Practical Winery
65 Mitchell Blvd, San Rafael, CA 94903
phone: 415-453-9700 ext 102
email: Office@practicalwinery.com
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November/December 2007
WINEMAKING
SEBASTIANI VINEYARDS
Long-time winemaker at Sebastiani (Sonoma, CA), Mark Lyon realized that he needed to change some of his production dynamics as the winery increased production in the late 1990s. The demands of trying to barrel age some
400,000 gallons of moderately priced ($10 to $17 retail) red wine in a limited time span became logistically impossible.
In 1999, he enlisted the expertise of Oenodev to set up a microOx program for his Cabernet Sauvignon, Merlot, Pinot Noir, and Syrah programs. His objective
was to modify and soften green tannins with microOx in tanks with chips and inserts, prior to being placed into older, neutral barrels. With the integration achieved by microOx and wood in the tanks, the wine in neutral barrels achieved the same aged character as the wines going into newer barrels.
In Lyon's experience, the microOx process seems to build an aldehydic bridge, minimizing the drying of the tannins, and reducing the time needed in barrel.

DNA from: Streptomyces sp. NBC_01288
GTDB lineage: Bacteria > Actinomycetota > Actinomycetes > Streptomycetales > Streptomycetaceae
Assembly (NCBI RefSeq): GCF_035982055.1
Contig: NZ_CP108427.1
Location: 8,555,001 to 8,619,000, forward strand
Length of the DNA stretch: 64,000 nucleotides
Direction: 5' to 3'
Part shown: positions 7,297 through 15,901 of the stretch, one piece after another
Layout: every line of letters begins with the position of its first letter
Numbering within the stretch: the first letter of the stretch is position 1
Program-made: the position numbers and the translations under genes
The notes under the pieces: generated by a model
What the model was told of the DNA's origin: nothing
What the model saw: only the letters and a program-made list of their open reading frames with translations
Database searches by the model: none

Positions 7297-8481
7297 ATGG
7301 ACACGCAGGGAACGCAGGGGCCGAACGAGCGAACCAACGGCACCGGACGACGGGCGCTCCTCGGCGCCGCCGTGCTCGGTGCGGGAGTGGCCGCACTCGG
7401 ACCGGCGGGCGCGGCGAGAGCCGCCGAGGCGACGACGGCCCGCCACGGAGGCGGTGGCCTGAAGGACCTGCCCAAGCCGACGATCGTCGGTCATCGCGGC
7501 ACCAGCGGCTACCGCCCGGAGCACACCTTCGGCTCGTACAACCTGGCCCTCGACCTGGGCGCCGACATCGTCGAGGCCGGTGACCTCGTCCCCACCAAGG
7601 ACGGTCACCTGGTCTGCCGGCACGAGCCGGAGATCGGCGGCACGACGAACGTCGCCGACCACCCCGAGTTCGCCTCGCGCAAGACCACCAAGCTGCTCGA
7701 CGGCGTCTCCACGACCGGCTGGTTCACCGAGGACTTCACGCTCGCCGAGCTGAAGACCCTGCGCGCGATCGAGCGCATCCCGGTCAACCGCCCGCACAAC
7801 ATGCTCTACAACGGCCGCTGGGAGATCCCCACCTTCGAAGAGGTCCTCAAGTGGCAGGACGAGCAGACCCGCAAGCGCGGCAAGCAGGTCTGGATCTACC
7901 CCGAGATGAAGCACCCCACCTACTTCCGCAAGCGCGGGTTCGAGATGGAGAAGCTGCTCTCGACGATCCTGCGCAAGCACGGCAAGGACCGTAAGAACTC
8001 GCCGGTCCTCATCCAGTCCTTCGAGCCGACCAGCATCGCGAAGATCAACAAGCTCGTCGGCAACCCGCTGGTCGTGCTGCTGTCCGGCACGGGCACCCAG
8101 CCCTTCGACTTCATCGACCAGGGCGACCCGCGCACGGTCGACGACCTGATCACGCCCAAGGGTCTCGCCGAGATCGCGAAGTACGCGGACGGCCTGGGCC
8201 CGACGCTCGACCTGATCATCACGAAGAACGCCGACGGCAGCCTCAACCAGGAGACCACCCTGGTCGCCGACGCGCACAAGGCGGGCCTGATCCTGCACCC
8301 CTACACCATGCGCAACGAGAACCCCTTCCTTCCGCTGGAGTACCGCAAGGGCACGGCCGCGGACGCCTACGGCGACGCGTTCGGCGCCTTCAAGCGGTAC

As his experience with, and knowledge about microOx increased, Lyon realized another advantage. With the huge quantity of grapes required for the production, picking every block at optimum ripeness became increasingly difficult. The use of microOx on early-picked grapes reduces herbal and veggie characteristics.
Lyon starts microOx as soon as a wine is dry at a rate of between 20 to 80 mL/L/month. This continues until MLF is complete, and then is reduced to much lower levels. As long as no Brett or VA is detected, no SO2 is added. Weekly measurements of DO, VA, SO2, and clarity accompany the tasting regime.
Lyon desires a pH of 3.5 to 3.6, dissolved oxygen at 0.4 ppm maximum, and temperature for the reds at 57° to 63°F, or slightly lower for Pinot Noir. In large tanks, circulation is part of the drill, and he will occasionally request a racking to disperse the oxygen throughout the tank.
According to Larry Biagi (American Tartaric Products), the diffusers will create their own circulation in tanks up to about 15,000 gallons. Beyond that, a pump is needed to make sure the microOx wine is dispersed in the tank.
Lyon feels that the finished taste and market acceptability of these wines is maintained by the use of microOx, despite the slightly shortened barrel ageing period. He also feels that the wines marry well with food due to their softness, fresh fruitiness, and minimal dryness.
Experience is a big factor in using microOx. Lyon recommends hiring consulting assistance when purchasing microOx equipment to ramp up the experience level quicker, and minimize any potential problems. A little bit of hand-holding and side-by-side assistance of an experienced microOx taster will go a long way towards making the initial microOx attempts successful.
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MICRO-OXYGENATION: Innovation for the winemaking toolbox